Irom Sharmila, one of India’s most prominent political activists ended a 16-year hunger strike Tuesday, licking honey from her hand and declaring “I will never forget this moment.”
Sharmila had been force-fed through a tube in her nose and held by police since November 2000, when she began her fast to protest a draconian security law that gives immense power to security forces in the northeastern state of Manipur.
Earlier Tuesday, a judge had granted her bail after she assured him that she planned to end her fast.
Hours later, she appeared at a news conference, the nose tube already removed, and tasted the honey.
She said she plans to run in the next Manipur state elections, in early 2017, to fight to have the security act struck down.
“I need power to remove this act,” said Sharmila, 44. “I am the real embodiment of revolution.”
Asked how she felt to finally eat, she said “I will never forget this moment.”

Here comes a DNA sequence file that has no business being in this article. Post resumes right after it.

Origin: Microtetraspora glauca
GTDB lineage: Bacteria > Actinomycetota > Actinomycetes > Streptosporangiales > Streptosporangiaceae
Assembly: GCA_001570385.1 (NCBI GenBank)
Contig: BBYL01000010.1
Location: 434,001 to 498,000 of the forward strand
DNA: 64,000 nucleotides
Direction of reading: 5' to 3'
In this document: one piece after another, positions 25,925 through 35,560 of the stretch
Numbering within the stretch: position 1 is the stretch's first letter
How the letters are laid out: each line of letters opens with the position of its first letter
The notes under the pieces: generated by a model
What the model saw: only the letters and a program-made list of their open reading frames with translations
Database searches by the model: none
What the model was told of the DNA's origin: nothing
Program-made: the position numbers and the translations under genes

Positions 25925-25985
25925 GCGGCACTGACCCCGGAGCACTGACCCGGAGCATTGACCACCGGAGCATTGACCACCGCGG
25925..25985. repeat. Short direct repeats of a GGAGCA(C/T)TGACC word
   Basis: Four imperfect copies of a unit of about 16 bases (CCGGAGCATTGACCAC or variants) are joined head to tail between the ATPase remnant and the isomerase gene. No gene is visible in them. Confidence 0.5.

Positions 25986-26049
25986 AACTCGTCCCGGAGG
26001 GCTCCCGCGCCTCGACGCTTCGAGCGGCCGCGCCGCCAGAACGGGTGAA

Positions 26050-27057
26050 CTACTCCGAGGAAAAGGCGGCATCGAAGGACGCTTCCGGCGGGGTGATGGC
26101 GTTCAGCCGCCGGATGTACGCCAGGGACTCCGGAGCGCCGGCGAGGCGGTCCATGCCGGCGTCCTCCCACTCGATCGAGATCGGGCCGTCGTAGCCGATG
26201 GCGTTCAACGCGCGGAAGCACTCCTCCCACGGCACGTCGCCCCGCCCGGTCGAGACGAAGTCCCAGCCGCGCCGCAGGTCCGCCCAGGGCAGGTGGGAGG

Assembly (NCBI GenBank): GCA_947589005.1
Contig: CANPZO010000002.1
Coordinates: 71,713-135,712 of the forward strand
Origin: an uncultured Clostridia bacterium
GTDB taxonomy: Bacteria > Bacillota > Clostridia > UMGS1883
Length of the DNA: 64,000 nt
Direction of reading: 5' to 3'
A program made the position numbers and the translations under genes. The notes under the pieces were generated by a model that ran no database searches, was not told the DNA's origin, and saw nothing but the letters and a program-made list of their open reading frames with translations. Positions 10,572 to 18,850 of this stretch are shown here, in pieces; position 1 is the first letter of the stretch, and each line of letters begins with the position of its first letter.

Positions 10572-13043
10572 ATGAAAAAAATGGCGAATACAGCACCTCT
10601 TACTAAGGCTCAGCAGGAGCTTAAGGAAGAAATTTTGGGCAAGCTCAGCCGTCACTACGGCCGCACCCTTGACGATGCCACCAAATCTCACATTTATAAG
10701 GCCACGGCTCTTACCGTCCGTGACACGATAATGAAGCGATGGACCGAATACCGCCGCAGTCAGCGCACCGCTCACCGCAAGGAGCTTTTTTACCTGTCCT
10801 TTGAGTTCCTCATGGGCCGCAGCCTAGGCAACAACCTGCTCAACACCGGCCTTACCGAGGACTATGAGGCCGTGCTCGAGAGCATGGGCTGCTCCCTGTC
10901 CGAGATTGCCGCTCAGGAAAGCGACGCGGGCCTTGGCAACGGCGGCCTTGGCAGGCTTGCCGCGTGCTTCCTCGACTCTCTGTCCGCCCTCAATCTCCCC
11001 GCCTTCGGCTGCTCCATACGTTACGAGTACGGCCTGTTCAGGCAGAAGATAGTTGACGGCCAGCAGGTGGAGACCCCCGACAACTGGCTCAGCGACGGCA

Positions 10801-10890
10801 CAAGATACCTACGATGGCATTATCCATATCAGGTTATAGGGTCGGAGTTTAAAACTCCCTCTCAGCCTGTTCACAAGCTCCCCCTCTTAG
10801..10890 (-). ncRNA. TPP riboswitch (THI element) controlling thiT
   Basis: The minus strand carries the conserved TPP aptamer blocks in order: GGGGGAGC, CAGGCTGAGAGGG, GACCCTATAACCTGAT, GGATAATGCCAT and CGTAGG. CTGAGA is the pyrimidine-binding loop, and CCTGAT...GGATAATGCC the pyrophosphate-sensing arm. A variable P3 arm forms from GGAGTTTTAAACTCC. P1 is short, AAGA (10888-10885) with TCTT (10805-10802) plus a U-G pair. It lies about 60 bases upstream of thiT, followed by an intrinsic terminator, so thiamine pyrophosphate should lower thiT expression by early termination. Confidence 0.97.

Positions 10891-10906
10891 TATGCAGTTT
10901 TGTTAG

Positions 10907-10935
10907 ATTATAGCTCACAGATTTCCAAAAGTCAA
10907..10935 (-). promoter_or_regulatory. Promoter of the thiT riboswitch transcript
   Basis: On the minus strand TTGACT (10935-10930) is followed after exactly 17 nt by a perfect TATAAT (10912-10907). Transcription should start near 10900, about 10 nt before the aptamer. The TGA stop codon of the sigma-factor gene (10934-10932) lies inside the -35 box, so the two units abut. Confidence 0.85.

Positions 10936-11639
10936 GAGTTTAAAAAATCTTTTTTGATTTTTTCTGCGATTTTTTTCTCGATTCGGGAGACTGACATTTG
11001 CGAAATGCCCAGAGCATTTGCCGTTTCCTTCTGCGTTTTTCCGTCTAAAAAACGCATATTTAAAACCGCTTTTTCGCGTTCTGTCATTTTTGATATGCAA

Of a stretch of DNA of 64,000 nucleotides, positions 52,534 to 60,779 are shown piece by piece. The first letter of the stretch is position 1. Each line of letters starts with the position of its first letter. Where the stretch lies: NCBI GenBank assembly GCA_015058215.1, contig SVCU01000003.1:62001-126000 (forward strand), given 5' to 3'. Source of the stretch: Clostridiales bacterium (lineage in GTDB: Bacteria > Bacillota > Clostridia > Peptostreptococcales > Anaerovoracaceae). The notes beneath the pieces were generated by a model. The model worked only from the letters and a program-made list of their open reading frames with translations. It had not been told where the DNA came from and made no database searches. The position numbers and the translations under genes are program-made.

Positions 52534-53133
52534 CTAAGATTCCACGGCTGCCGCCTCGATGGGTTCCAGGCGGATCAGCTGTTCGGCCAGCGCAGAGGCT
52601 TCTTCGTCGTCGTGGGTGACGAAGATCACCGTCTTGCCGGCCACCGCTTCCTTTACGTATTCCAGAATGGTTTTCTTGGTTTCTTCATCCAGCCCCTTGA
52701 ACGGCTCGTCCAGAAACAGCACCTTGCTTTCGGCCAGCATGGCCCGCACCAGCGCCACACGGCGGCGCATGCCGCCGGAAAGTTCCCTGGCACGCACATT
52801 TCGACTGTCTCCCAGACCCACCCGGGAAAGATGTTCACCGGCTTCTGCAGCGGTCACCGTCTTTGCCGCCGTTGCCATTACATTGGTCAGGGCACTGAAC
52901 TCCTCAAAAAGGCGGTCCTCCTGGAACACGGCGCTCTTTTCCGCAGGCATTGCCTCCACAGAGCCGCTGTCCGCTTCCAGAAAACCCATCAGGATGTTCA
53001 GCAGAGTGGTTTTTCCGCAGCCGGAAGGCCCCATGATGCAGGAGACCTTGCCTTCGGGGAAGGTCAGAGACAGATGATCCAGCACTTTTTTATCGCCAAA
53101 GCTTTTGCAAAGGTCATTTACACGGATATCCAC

She began her fast days after 10 civilians were killed by paramilitary soldiers in Manipur, which has long been plagued by uprisings by ethnic separatist militants and violent government crackdowns.
She was charged with attempting suicide, a crime in India, allowing officials to force feed her.
Sharmila announced last week that she planned to end the fast and run for political office.
On Tuesday, an official with Amnesty International India said the fast was “a testament to her passion for human rights.”
“The government arrested her, confined her to a hospital room and force fed her for 16 years, seemingly to break her will. There was zero dialogue. A peaceful protest was criminalized,” said the official, Abhirr VP.